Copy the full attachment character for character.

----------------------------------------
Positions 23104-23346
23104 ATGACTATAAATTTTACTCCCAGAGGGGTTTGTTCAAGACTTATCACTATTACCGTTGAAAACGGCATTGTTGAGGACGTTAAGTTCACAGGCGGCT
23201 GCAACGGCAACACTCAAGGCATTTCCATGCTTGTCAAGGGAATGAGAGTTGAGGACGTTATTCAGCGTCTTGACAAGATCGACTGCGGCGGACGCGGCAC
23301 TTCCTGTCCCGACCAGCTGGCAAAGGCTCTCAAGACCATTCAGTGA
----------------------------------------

Positions 23104-23346
23104 ATGACTATAAATTTTACTCCCAGAGGGGTTTGTTCAAGACTTATCACTATTACCGTTGAAAACGGCATTGTTGAGGACGTTAAGTTCACAGGCGGCT
23201 GCAACGGCAACACTCAAGGCATTTCCATGCTTGTCAAGGGAATGAGAGTTGAGGACGTTATTCAGCGTCTTGACAAGATCGACTGCGGCGGACGCGGCAC
23301 TTCCTGTCCCGACCAGCTGGCAAAGGCTCTCAAGACCATTCAGTGA